Serena Regains No.1
Published October 06, 2009 12:00
BEIJING, China - When the new Sony Ericsson WTA Tour Rankings are released on Monday, October 12, Serena Williams will emerge as the new world No.1, replacing Dinara Safina, who held the position for 25 consecutive weeks since April 20. It will mark the fourth time in Serena's career she will rise to No.1 and 73rd week overall, having held the top ranking for 57 weeks from July 8, 2002 to August 10, 2003; four weeks from September 8, 2008 to October 6, 2008; and 11 weeks from February 2 to April 19, 2009. Safina's second round exit at the China Open gave Serena an opportunity to recapture No.1, which she secured by defeating Ekaterina Makarova in the second round.
"2009 has been a very good season for me during which I enjoyed some of the best wins of my career," Williams said. "Attaining the world No.1 ranking makes me want to work even harder and is ultimately the icing on the cake."
"Serena has achieved great results this year, impressing everyone with her gritty performances, especially at the Grand Slams. Regaining the world No.1 ranking has been a goal of Serena's and she has worked very hard all year. I congratulate her on achieving this feat for the fourth time in her career," said Stacey Allaster, Chairman and CEO of the Tour.
The 28-year-old American has had a stellar 2009 season, winning two Grand Slam singles titles (Australian Open and Wimbledon) and posting solid results at the other two Slams, falling to eventual champions at both (to Svetlana Kuznetsova in the quarterfinals of Roland Garros and to Kim Clijsters in the semifinals of the US Open). She held No.1 for 11 weeks earlier this year from February 2 to April 19. A finalist at the Sony Ericsson Open in Miami, Williams has nine wins over Top 10 opponents this season and is the Tour's prize money leader for 2009 with $4,586,486 (through October 5).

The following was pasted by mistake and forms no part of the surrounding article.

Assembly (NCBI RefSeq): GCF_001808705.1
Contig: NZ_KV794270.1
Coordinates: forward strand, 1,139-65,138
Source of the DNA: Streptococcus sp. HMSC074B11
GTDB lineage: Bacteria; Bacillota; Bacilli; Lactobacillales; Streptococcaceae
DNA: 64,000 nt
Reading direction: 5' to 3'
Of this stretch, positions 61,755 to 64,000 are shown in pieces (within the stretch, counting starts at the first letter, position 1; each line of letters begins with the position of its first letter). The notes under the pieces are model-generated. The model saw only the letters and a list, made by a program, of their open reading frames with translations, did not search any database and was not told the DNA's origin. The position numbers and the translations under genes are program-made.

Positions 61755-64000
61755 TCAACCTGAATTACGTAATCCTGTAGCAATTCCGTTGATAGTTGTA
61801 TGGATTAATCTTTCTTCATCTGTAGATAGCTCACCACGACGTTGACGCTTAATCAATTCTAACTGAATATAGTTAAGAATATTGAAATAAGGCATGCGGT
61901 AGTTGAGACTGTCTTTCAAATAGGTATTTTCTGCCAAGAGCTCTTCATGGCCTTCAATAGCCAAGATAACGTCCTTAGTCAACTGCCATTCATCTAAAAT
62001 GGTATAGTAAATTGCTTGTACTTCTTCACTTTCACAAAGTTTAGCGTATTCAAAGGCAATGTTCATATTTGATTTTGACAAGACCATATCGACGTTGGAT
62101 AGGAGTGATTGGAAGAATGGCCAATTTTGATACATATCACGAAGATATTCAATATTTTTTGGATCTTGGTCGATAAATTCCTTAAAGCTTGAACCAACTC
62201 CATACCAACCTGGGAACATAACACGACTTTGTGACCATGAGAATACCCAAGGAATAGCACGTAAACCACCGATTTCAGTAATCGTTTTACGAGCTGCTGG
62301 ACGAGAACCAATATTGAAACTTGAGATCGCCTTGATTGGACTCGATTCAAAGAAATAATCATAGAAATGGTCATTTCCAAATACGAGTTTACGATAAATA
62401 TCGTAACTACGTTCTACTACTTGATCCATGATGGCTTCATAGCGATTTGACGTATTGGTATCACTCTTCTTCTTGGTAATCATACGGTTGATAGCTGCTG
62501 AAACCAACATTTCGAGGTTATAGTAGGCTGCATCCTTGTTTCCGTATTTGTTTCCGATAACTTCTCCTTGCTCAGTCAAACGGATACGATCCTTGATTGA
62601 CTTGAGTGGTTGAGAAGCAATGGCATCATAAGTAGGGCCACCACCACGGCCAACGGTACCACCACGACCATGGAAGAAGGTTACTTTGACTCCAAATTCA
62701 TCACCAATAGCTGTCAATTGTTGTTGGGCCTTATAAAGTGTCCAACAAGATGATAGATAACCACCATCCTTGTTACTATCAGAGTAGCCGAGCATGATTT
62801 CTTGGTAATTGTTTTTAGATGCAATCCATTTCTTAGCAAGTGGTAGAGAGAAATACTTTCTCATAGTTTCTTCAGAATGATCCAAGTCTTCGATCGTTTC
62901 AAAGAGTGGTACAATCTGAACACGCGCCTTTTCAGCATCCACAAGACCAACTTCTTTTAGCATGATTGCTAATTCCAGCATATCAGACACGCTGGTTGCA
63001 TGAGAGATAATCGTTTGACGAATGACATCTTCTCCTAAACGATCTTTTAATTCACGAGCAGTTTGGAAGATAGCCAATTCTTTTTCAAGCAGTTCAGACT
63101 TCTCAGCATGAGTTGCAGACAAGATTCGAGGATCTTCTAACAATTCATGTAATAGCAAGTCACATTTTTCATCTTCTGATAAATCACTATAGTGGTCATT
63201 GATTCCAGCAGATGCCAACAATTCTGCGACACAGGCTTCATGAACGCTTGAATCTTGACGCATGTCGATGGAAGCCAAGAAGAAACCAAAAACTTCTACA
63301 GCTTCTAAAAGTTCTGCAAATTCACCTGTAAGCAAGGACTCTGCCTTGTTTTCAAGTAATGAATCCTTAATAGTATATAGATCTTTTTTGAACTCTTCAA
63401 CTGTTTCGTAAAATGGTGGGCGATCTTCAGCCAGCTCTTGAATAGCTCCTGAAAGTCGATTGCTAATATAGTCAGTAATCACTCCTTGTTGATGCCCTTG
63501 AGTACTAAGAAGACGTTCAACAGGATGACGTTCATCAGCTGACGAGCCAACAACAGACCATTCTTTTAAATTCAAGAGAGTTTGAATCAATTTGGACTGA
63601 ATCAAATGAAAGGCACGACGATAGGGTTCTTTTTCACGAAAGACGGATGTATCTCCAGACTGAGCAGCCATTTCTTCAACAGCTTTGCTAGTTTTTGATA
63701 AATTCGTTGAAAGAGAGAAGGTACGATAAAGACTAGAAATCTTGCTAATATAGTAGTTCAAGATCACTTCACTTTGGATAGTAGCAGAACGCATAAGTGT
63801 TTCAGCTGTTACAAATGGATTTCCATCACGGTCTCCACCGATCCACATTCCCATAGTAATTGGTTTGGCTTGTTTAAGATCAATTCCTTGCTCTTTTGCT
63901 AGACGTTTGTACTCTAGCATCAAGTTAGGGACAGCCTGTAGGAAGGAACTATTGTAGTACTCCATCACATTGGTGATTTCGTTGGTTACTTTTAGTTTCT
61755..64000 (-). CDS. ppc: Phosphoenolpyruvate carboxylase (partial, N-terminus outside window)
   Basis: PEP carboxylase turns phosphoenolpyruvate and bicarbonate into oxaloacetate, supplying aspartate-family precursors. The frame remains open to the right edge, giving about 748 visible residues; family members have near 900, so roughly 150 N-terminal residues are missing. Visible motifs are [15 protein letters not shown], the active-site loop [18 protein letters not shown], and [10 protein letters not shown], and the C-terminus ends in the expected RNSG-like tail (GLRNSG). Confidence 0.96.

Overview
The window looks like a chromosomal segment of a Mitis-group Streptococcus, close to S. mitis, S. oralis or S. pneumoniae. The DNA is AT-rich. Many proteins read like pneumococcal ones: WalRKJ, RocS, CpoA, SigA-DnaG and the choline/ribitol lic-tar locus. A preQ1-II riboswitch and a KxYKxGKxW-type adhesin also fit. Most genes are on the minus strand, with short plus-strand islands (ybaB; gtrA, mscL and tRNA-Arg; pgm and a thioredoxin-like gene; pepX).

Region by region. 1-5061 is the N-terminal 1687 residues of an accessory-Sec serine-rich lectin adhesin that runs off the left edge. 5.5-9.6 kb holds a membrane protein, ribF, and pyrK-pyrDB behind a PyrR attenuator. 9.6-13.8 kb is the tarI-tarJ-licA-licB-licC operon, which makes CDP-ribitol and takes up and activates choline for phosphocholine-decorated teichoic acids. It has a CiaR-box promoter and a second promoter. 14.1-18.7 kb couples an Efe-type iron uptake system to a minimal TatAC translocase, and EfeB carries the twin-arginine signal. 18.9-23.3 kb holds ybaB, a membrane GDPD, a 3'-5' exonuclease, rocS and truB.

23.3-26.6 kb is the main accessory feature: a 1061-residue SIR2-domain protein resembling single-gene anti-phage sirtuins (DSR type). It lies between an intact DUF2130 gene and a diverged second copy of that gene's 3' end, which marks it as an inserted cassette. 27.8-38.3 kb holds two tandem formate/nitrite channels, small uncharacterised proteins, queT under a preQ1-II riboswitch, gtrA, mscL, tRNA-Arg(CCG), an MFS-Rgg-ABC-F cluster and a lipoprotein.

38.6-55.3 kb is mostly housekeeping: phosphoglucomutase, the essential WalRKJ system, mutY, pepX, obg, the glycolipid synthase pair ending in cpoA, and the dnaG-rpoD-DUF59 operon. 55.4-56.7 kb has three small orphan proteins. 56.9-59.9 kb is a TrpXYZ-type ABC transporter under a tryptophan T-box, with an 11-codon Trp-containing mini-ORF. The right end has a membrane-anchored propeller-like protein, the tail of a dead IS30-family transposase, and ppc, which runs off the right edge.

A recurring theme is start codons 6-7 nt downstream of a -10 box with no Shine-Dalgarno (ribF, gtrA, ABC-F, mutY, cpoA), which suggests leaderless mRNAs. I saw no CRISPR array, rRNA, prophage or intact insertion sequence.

Earlier this year in February, Williams became the first professional female athlete to eclipse the $23-million mark in any professional sports league and surpassed Lindsay Davenport ($22,144,735) as the all-time prize money leader on the Tour. In addition to her success in singles, Williams has also won four doubles titles this year with sister Venus, including three Grand Slams (Australian Open, Wimbledon and US Open) as well at Stanford.
Williams turned professional at the age of 14 in November 1995 and played her first tournament in Québec City, Canada. In her 14-year career she has won every major title at least once for a total of 11 Grand Slam singles titles, becoming only the fifth woman, other than Margaret Court, Chris Evert, Martina Navratilova, and Steffi Graf, to achieve such a feat. Of the current players, only her older sister, Venus Williams, comes close to such an achievement, with seven Grand Slam singles titles to her name. Williams has won four Australian Opens (2003, 2005, 2007, 2009), one French Open (2002), three Wimbledons (2002, 2003, 2009) and three US Opens (1999, 2002, 2008). Also, Williams has won two Olympic golds, playing doubles with Venus at Sydney in 2000 and at Beijing in 2008, and is the owner of 34 singles and 17 doubles titles.